Music can be a powerful tool in our lives, and in our writing. Think about it. We’re always singing or dancing at special times– birthdays, weddings, graduations, funerals. Music can make us feel things that words alone cannot. It wasn’t until my last two books that I realized just how much it could enhance my own writing and how much I loved singing in my own life. While researching a book on women’s suffrage set in California I ran across a suffrage verse written to the well-known tune “My Country Tis of Thee.” My story morphed into an historical fiction picture book, so I had my two girl characters sing this verse as they marched in a suffrage parade. And when I did readings for my book when it was published, I asked the crowd to sing along with me. It also got me thinking about whether other protest groups had written verses to this song.
I am a NF history geek, so for years I had been researching protestors from many races and religions who had stood up for equal rights throughout our country’s history. Had other groups written verses to this song, I wondered? Sure enough they had and before I knew it, I had uncovered a terrific structure for a nonfiction book that I had been struggling with for a long time. Singing the verses at readings and getting others, especially younger people, singing, too, and writing their own verses to the song, has been great fun. Two choirs here in Spokane recorded the verses from the book, and it gives me great delight just to listen to them on my web site.
But enough about me. This is your month to come up with new writing ideas and bring new energy to your work. Since I am the last post of this Summer Sparks series, here is a list of suggestions of how to bring music into your writing life. A prompt follows the list.
- If you listen to music while writing, come up with your writing anthem this month or even an entire play list to get your creativity pumping every day. I need absolute quiet, but before and after the work, a musical interlude brings energy.
- Think about a manuscript you are working on. Where could you musical details in the story line? Snippets of a song, a character who plays an instrument, a character’s flashback brought on by a song. Even if you write nonfiction, music can be a part of a biography or event.
- Because music brings me joy and uses another part of my brain, I have decided to join a women’s choir next fall. How about you? What activity, musical or other, could feed another part of your brain and make it stronger when you return to writing?
- Opera singers use a term called tessitura (Italian for “texture”), to define the most comfortable range for a singer’s voice. Take a look at some of your manuscripts. Has the voice in each one found its tessitura? Or is there more work to be done?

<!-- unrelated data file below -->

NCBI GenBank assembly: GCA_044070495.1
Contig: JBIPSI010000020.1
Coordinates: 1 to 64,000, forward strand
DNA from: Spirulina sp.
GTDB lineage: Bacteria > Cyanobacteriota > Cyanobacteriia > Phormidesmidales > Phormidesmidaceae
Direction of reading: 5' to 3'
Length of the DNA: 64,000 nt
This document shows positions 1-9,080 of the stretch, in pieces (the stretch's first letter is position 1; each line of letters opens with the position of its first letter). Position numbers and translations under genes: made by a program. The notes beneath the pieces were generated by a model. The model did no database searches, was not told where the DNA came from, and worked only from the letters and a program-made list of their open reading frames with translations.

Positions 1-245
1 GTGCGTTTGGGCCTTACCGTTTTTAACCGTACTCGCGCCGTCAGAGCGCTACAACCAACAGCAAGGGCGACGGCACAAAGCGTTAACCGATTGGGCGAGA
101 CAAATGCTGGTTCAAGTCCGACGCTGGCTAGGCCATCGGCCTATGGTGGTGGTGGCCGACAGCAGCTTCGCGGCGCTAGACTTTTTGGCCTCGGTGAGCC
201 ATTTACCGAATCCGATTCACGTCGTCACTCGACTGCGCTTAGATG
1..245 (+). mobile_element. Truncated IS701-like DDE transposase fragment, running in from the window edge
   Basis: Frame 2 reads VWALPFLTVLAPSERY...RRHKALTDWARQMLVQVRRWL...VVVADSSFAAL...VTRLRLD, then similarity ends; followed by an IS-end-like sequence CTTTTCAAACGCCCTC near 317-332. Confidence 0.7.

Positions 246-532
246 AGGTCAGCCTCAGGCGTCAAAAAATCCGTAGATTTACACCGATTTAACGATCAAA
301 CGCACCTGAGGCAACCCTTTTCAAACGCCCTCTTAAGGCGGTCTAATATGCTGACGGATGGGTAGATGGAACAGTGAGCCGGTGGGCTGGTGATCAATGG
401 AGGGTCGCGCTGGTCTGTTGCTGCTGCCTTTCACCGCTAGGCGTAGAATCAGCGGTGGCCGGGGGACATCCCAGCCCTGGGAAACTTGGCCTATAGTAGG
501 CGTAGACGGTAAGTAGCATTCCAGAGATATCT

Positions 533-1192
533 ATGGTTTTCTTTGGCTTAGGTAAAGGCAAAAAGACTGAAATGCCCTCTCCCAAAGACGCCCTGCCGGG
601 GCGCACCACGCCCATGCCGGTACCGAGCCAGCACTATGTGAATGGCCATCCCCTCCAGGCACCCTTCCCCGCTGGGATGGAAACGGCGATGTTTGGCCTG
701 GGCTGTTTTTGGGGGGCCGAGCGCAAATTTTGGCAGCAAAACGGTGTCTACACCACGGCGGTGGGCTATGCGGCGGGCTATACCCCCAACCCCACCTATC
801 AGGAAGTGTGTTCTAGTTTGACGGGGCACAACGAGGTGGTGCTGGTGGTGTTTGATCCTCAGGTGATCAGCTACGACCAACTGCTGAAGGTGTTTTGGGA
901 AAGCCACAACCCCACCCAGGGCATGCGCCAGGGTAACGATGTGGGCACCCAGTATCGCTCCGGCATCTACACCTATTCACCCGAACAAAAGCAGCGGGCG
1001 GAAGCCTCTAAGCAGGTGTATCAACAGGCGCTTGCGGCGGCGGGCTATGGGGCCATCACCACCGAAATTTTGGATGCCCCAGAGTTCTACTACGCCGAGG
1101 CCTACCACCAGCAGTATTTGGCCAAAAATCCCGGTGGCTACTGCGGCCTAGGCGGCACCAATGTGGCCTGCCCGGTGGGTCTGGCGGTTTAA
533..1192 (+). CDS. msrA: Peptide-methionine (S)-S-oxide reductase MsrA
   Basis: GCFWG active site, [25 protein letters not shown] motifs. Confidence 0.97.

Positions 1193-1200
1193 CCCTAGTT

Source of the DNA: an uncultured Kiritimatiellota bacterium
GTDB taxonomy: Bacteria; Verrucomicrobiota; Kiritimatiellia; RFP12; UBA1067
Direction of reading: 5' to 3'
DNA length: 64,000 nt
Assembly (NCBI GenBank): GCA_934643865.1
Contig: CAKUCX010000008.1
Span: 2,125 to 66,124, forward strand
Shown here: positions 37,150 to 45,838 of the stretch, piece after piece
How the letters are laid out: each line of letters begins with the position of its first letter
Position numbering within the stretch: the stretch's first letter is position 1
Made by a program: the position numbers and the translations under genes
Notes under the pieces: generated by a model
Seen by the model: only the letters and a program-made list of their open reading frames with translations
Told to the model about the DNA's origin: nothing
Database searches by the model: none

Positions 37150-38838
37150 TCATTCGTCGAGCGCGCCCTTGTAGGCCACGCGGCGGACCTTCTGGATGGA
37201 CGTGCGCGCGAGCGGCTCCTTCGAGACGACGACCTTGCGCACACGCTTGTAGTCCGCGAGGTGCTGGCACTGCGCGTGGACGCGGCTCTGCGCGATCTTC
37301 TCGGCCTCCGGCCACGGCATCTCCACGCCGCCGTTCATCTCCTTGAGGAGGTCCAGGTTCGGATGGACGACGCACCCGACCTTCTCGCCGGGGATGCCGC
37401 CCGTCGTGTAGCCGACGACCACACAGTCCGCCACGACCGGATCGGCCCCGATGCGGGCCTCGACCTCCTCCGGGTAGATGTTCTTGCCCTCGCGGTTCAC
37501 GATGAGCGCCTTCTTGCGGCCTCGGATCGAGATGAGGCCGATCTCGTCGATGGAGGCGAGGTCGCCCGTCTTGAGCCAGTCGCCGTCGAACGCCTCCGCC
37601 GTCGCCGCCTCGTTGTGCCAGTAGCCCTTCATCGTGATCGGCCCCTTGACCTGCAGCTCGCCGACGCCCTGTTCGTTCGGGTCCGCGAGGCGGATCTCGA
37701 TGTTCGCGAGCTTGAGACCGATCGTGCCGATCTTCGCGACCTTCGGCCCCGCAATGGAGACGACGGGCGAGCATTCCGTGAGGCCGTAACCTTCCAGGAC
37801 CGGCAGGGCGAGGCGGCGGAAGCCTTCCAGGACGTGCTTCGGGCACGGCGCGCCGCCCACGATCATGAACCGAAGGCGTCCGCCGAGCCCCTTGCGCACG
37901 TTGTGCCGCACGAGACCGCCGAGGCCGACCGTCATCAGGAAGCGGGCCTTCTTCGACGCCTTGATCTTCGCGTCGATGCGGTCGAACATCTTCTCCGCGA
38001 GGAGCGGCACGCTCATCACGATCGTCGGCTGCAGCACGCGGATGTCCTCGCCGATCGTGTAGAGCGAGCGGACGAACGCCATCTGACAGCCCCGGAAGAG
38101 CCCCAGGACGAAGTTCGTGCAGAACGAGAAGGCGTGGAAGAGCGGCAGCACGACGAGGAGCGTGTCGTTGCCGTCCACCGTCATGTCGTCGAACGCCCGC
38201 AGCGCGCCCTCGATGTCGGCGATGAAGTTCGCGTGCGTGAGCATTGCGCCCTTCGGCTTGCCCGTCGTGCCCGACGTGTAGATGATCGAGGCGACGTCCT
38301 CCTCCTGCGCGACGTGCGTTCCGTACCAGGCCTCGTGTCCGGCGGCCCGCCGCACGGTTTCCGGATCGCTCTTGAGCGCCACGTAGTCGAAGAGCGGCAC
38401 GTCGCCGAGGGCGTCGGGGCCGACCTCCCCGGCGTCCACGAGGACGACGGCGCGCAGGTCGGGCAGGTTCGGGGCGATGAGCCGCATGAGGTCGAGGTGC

Make a list of ten memories from your life triggered by or focused around music. Such as driving along in the summertime listening to the Beach Boys, your worst birthday party, the song at a relative’s funeral. Free write on one of these memories for five minutes. Try to include other senses besides sound – sight, taste, touch, and smell.
Now study your list again and next to each memory, write down a scene you could build into one of your writing projects.
As we close up Summer Sparks, let’s sing out for Tracey Cox for her inventive program to encourage us all to dig deeper and find the music in our stories. Thanks, Tracey.
Claire Rudolf Murphy
:::LEAVE A COMMENT:::
Do you use music to find inspiration?
What background noise (if any) do you like to have?
What other things do you use that hasn’t been discussed?
Missed a SUMMER SPARK? Don’t worry, you can find them here:
Day 1: In Celebration of Summer Magic by Kelly Milner Halls
Day 2: The Power of Doodling by Alison K. Hertz
Day 3: Cause & Effect by Alayne Kay Christian
Day 4: How to be a Marketing Ninja by Corey Rosen Schwartz
Day 5: A Visual Writing Prompt: Begin at the End by Julie Gribble
Day 6: The Final Word by Jodi Moore
Day 7: Inspiration Station by Susanna Hill
Day 8: Voice and Word Choice in Picture Books by Tara Lazar
Day 9: Platform Building Can You Build It? Yes, You Can! by Tracey M. Cox
Day 10: 5 Ways to Hook Your Reader with Your Very First Line by Kirsti Call
Day 11: Burning Down the House aka Revision by Donna Earnhardt
Day 12: Persistence by Donna M. McDine
Day 13: Writing Your Way to a Spark by Kris Dinnison
Day 14: Hope In Your Heart by Carol Gordon Ekster
BONUS: What Songs Rock Your World? by Claire Rudolf Murphy
THAT’S A WRAP!
Follow-up #1: TIPS
Follow-up #2: 9 Ways to Tighten Your Story
Prize Announcement: Winner! Winner! Chicken Dinner!